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I like this figure because it really has no close connection to any human culture, making it pretty darn alien. I also like the fact that it is carved from stone. To an extent, I get the feeling that it is a faint nod to the Mesoamerican goddess Tlaxolteotl, the eater of filth, but that’s just my personal take. If so, it would link to Indiana Jones and the Temple of Doom, with the golden figure that ends up in the hands of the good Dr. Rene Belloq, “So once again, Jones, what was briefly yours is now mine”.https://www.azteccalendar.com/god/Tlazolteotl.html https://en.wikipedia.org/wiki/Golden_Idol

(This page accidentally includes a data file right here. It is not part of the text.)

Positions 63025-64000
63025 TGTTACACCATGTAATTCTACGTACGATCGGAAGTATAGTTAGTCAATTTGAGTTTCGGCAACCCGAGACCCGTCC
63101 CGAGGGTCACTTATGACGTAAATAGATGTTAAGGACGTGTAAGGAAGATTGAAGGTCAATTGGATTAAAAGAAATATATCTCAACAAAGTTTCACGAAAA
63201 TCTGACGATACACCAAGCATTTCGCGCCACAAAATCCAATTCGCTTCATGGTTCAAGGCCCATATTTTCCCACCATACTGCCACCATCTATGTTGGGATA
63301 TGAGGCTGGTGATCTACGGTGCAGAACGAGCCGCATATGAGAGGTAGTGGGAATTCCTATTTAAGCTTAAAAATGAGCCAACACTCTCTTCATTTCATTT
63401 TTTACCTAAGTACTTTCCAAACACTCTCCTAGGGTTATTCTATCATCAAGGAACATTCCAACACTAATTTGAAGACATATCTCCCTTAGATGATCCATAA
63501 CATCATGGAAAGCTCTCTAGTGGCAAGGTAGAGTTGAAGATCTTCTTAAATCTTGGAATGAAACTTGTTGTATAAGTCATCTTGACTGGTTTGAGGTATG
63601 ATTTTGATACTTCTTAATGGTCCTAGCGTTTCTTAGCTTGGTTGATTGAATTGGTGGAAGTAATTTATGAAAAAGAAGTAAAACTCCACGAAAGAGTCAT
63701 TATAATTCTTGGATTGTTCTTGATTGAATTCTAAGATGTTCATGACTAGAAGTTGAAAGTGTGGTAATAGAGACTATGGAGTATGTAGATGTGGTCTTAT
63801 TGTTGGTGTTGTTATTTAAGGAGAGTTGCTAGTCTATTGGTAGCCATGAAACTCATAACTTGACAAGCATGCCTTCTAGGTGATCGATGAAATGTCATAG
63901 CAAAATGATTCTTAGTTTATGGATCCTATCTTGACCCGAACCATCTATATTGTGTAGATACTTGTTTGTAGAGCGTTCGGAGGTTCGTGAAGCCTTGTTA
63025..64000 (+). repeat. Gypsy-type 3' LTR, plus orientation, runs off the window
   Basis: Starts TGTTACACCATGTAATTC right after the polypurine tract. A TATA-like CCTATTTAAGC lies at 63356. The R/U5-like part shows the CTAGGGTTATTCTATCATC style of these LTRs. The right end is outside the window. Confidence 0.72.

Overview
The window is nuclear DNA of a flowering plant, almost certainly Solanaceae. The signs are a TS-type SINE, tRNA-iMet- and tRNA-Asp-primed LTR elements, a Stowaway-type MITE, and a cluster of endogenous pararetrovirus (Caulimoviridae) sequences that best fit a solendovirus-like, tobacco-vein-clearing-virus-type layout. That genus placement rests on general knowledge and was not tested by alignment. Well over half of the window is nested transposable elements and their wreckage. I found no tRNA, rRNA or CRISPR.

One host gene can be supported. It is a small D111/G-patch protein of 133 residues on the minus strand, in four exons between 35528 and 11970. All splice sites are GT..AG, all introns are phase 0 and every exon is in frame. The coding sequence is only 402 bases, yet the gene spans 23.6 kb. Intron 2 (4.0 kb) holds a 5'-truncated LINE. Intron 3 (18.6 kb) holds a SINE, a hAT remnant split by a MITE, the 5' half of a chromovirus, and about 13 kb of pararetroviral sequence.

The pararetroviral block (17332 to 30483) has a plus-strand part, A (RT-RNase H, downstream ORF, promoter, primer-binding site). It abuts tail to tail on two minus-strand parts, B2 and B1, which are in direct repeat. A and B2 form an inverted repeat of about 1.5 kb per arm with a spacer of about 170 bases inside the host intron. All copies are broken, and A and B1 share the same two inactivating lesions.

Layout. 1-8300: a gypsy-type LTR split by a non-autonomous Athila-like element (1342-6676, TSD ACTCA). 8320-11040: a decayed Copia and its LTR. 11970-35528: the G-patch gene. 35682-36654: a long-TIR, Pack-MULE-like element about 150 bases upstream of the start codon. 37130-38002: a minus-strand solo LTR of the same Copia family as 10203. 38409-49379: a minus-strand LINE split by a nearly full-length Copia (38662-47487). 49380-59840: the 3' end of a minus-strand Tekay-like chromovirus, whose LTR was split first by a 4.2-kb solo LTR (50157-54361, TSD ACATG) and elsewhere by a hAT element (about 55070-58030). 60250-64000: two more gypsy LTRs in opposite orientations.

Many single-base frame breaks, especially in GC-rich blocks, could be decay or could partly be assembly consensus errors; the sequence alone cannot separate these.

UPDATE: This intriguing figure has been bugging me for the past few days, because I know I have seen a historical analogue somewhere. I think I have now found the image that is a pretty good match to the Laroche Cthulhu in mood. It is in the village of Thorpe Arnold, Leicestershire, England. Keep in mind this is a PG image http://www.beyond-the-pale.org.uk/xThorpeA.jpg The picture of the statue itself is from a three part article, which is also PG, but anthropologically speaking worth the visit. http://www.beyond-the-pale.org.uk/satan1.htm The Laroche Cthulhu would fit in quite well with some aging. It’s a superb job.I believe the figure is in the Thorpe Arnold parish church of St Mary the Virgin; and the building is circa 1150 CE, although it may possibly be an incorporation of an earlier figure into the fabric of the church. I think this figure probably also dates to this period, but I don’t have enough information. Interestingly, the church also has a font that is pre Norman Conquest and dates to 850 CE. In fact, Leicestershire has a good number of surviving early churches.
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